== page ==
5. The never ending wrestling at the Aegean: Two important events went by without being catching the public attention very much. In May Greek General Staff Chief General Dimitros Grapsas visited Turkey. In October Commander of Turkish Navy Admiral Metin Ataç visited Athens. Despite these high ranking visits and despite the talks between the peers and despite Greek attendance of Turkish naval exercise the constant wrestling in the Aegean continues as ever.

    Since beginning of December Turkish and Greek fisherman show up along Kardak Islets to hunt for Gilthead seabream (Sparus aurata). Along with the fisherman both countries’ coast guard boats show up to in order to prevent the boats of other party to cross the border. As the ownership of these islets are still disputable so is the border. This is just one example. The stories of illegal immigrants are far sadder.

>A few words about Montreux

>The armed conflict between Russia and Georgia in August 2008 brought the Montreux Convention, which can be regarded as a very technical and almost obscure treaty into the stage lights. This treaty was the result of a diplomatic solution to the problem on who was going to control the Turkish Straits.

The treaty of Lausanne officially ended the presence of Ottoman Empire and recognized the new Turkish republic. However, one important issue that this treaty did not solve was the control of the Turkish Straits.

The region surrounding the Turkish Straits was demilitarized as dictated by the treaty of Lausanne and the passage of ships was regulated by an international body called The Straits Commission. The regulation was much simple and straightforward allowing unrestricted civilian and military traffic.

In 1936 Turkey called for a conference about to change the status of Turkish Straits.Upon this call, Australia, Bulgaria, France, Japan, England, Romania, Greece, Yugoslavia, USSR and Turkey held a conference about the issue between 21 June and 20 July 1936 in Montreux, Switzerland.

Interestingly USA, where today the Montreux Convention is much debated, did neither participate the conference, nor sent a representative to observe the negotiations.

The convention consisting of 29 articles, four annexes and one protocol was duly signed by the participants on 20th July 1936.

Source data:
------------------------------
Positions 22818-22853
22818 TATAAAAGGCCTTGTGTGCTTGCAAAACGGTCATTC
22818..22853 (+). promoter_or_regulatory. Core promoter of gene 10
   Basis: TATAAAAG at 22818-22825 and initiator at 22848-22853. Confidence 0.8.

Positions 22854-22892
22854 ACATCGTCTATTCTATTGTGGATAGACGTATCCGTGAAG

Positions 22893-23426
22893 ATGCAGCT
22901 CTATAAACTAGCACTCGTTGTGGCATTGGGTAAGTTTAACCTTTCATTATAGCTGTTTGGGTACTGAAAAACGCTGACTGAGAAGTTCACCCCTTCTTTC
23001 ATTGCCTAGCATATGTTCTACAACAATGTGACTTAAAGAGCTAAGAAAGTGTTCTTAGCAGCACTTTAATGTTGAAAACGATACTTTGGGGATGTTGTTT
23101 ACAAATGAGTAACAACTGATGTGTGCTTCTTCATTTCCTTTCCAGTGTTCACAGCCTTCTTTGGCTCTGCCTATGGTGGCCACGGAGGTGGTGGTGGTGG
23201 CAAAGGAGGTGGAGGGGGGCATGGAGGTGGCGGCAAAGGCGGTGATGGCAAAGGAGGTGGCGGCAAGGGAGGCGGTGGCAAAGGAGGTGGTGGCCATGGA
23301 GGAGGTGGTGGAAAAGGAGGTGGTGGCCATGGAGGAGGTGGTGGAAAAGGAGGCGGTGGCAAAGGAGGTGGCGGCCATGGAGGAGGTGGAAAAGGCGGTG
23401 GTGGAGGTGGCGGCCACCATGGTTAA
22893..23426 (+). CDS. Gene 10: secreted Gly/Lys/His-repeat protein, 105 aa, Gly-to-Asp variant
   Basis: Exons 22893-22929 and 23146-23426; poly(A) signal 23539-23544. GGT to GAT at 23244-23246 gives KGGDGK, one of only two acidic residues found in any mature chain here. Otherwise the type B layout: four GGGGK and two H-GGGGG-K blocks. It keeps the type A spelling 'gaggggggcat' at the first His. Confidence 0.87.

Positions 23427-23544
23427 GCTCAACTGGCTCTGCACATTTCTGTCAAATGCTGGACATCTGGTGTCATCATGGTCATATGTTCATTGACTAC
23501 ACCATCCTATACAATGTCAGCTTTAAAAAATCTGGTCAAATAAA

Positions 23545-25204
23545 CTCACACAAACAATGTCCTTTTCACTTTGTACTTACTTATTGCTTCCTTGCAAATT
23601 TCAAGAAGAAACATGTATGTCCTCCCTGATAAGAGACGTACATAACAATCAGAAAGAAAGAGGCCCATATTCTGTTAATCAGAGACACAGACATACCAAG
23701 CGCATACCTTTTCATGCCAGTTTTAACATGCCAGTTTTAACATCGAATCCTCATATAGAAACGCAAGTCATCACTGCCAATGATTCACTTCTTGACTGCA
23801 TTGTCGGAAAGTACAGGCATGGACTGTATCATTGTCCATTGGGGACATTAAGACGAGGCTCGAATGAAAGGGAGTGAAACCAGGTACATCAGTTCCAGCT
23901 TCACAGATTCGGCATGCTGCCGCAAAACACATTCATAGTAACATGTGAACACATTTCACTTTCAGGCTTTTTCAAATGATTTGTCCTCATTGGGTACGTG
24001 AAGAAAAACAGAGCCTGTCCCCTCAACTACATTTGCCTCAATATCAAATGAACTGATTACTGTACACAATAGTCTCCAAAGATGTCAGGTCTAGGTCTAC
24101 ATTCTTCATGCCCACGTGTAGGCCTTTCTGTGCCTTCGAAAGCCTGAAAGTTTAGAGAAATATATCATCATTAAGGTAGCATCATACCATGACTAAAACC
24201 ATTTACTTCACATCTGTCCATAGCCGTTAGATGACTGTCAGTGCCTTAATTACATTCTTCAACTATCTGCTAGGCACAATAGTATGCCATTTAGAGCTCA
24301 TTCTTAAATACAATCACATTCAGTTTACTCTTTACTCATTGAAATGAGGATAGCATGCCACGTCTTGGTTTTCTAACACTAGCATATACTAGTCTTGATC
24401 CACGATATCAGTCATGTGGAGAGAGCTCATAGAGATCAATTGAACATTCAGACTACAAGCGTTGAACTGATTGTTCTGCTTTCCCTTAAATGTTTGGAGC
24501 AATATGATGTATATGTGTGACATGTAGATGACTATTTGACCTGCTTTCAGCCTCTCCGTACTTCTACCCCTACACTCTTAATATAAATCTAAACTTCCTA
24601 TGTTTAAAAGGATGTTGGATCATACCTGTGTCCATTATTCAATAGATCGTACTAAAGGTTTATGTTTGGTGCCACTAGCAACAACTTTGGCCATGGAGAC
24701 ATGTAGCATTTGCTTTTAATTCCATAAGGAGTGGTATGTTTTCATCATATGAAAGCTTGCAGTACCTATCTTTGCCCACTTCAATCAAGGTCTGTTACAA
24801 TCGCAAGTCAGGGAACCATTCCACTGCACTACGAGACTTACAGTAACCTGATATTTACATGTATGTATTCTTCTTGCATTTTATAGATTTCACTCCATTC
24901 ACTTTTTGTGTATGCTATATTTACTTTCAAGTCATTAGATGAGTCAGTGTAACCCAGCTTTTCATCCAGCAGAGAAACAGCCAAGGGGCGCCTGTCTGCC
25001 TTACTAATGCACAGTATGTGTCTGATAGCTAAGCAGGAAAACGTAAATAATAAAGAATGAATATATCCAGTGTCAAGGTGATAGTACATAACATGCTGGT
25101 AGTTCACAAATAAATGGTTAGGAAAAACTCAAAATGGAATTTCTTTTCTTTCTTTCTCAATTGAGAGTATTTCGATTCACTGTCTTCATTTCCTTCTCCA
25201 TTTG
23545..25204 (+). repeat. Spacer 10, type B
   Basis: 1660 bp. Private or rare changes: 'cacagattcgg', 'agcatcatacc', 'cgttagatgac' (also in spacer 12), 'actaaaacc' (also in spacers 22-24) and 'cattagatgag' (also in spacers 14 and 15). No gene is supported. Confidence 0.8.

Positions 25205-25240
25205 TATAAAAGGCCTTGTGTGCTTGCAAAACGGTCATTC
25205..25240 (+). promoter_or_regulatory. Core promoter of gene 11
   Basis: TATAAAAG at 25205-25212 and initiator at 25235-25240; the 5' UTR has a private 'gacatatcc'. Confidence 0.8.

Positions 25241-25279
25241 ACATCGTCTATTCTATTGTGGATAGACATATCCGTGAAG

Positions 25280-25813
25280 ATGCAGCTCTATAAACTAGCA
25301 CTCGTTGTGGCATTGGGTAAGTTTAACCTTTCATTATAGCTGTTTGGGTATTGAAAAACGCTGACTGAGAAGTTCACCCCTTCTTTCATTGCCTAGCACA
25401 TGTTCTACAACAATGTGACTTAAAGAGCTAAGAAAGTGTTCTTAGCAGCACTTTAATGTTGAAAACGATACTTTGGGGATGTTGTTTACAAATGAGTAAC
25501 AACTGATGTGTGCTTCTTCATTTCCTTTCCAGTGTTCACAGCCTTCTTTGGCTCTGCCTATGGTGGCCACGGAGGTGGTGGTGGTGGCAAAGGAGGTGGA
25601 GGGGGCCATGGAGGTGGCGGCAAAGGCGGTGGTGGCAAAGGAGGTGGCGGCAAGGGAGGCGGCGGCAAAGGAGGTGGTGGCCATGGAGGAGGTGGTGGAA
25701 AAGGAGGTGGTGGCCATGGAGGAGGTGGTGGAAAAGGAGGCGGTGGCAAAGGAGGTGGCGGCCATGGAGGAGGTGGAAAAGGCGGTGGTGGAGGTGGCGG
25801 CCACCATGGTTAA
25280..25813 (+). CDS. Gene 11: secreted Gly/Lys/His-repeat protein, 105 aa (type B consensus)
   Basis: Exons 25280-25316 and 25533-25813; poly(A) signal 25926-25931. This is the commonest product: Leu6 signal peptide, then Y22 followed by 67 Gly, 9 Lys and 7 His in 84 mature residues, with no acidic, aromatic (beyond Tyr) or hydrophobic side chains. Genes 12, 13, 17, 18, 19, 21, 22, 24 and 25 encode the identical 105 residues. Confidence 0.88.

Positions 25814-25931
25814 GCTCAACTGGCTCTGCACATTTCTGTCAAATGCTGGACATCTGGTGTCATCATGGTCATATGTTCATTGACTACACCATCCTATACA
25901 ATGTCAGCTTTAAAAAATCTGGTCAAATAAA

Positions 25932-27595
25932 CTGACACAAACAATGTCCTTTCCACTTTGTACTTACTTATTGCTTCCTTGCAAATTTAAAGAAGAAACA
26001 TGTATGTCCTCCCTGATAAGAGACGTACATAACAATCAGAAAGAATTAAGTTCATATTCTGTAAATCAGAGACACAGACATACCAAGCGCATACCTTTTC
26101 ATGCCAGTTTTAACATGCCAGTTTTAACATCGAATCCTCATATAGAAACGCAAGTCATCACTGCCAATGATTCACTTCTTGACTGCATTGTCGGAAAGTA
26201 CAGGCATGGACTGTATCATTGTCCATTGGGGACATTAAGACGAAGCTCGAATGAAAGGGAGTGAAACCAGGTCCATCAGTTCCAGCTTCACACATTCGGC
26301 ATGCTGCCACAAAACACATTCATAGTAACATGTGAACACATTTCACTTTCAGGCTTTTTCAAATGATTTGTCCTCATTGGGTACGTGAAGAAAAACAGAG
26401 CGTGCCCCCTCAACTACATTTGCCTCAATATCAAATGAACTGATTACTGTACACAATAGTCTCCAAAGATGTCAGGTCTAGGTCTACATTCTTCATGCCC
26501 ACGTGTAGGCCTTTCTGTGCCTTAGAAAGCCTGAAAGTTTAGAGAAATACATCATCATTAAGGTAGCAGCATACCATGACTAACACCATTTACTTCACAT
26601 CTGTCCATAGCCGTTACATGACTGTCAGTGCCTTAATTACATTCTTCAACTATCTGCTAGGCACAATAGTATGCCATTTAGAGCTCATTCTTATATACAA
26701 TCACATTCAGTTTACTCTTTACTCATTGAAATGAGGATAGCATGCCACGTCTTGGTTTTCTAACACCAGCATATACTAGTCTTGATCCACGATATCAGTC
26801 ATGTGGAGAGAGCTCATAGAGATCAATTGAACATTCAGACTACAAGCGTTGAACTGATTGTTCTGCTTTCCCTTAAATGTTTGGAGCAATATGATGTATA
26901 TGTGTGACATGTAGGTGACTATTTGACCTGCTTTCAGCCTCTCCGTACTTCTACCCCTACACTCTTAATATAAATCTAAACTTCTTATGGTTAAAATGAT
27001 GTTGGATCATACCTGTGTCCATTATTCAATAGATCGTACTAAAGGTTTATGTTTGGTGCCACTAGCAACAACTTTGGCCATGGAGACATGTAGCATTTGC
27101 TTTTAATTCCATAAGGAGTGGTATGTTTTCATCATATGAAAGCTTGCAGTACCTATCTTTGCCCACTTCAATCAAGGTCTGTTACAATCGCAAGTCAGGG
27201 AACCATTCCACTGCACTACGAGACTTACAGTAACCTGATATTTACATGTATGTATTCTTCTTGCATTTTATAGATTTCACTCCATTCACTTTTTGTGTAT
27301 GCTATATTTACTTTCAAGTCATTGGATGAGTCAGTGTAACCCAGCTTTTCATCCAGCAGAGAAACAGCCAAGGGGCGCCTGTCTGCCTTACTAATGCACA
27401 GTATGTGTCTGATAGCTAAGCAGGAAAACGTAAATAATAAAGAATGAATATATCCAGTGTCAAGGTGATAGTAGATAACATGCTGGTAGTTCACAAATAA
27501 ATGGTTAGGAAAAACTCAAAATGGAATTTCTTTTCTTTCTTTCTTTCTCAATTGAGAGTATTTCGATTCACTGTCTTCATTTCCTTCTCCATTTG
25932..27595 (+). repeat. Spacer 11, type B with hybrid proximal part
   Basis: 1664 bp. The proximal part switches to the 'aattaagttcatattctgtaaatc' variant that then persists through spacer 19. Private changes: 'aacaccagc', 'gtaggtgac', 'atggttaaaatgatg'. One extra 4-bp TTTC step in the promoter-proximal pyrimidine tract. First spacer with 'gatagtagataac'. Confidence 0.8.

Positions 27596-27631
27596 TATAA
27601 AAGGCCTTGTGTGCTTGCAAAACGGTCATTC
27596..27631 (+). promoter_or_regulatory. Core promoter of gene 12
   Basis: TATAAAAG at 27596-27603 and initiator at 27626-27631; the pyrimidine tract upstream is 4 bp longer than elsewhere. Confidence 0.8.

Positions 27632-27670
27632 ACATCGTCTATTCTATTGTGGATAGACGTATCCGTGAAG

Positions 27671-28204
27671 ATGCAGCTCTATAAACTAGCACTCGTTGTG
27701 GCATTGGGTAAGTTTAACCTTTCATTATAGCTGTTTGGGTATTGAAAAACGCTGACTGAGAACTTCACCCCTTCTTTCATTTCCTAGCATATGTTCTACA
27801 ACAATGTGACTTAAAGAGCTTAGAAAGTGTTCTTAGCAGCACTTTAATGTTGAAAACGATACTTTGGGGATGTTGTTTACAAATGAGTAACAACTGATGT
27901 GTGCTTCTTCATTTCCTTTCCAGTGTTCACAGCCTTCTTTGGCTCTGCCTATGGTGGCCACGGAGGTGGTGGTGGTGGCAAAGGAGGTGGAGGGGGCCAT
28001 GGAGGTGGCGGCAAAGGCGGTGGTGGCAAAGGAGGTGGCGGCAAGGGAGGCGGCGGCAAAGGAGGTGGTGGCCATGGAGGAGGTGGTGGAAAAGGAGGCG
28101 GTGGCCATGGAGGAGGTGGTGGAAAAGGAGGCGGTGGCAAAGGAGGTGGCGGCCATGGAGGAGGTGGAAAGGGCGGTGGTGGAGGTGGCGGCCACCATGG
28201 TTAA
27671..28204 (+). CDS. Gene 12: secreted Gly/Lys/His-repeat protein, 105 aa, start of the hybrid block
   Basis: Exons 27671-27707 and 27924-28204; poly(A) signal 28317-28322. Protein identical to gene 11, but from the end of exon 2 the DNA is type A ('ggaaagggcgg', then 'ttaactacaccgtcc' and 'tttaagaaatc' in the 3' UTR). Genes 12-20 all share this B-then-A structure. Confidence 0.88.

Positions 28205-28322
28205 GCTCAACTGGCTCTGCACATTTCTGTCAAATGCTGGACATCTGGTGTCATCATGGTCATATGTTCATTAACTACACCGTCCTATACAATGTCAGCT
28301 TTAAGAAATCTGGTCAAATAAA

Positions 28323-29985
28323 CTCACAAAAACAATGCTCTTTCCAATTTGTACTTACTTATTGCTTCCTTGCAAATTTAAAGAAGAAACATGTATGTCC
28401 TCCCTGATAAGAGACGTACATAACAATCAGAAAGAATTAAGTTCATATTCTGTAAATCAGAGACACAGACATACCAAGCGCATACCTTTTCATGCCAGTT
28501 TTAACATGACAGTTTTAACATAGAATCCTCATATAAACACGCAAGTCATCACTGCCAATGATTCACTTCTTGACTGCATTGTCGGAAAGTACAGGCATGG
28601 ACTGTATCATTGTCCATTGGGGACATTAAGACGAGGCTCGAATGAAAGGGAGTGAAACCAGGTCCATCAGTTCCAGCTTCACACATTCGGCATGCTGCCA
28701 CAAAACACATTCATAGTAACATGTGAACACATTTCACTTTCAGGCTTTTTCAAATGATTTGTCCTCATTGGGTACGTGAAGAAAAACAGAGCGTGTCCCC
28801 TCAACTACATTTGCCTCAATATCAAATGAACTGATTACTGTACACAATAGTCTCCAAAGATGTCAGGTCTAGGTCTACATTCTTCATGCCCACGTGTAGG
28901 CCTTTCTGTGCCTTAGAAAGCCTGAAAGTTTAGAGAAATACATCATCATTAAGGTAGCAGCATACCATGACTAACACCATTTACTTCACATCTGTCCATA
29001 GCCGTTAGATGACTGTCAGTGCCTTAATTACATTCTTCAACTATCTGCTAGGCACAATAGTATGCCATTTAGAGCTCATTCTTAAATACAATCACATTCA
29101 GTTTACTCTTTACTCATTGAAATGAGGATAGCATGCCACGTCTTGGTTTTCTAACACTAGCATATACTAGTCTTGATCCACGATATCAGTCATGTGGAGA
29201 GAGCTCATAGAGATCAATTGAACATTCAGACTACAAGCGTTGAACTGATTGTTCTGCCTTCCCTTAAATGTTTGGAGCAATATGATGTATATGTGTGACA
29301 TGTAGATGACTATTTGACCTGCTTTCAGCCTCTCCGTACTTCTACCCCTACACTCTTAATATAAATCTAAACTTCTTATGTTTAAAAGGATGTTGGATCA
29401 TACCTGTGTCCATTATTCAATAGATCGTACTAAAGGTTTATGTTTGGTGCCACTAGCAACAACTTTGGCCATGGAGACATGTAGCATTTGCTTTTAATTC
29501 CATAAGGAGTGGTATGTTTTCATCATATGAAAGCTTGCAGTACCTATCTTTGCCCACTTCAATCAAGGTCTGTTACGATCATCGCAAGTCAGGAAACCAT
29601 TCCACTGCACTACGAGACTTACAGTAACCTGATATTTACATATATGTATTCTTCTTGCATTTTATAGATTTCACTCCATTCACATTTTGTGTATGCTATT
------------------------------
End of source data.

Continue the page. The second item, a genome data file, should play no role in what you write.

The Montreux Convention gave Turkey the sovereignty of the Straits while allowing merchant shipping unhindered passage. After the treaty was signed, Turkey started to remilitarize the Straits immediately. As a result, Istanbul was no longer defenseless, which was crucial for Turkey, as the dooming Second World War came closer. The treaty granted Turkey the authority to close the Straits to any maritime movement, if Turkey’s security was threatened.

Montreux regulates the passage of military ships in detail. The treaty makes a distinction between Black Sea nations and non Black Sea nations. The navies of Black Sea nations enjoy freedom of movement through the Straits to a certain degree. On the other hand, the treaty strictly regulates the type of warships that non Black Sea navies can send to the Black Sea, according to the ships’ armament and displacement specifications. The duration of stay of the warship belonging to a non Black Sea nation in the Black sea is noted as no more than 21 days. The number of warships that non Black Sea navies can have in the Black Sea at the same time is limited to a total of nine.

Policing of Montreux has not been always easy. During the Cold War years Turkey was criticized by USA and by USSR for allowing other side’s ships pass.

Since the collapse of the USSR in 1991, the convention has proved a mixed blessing, as the Bosporus and Dardanelles have become a tanker turnpike; and under the terms of Montreux, Turkey cannot even collect toll or insist that merchantmen use pilots to navigate the sinuous channel. The Turkish Straits now see traffic of around 50,000 vessels annually, a number that includes nearly 5,000 tankers, making the passage the world’s second busiest maritime strait after the Straits of Malacca and the only one that bisects a major city, Istanbul. In 2006 10,154 tankers transited the channel.

>Mullen says U.S. abides by Montreux Convention

>I know that the news of Lehmann Bros. filing for bankruptcy captured the attention of world today. But there was a very important guest in Turkey making important meetings: Admiral Mike Mullen, Chairman of the U.S. Joint Chiefs of Staff.

The result of this visit will be visible in the comming days.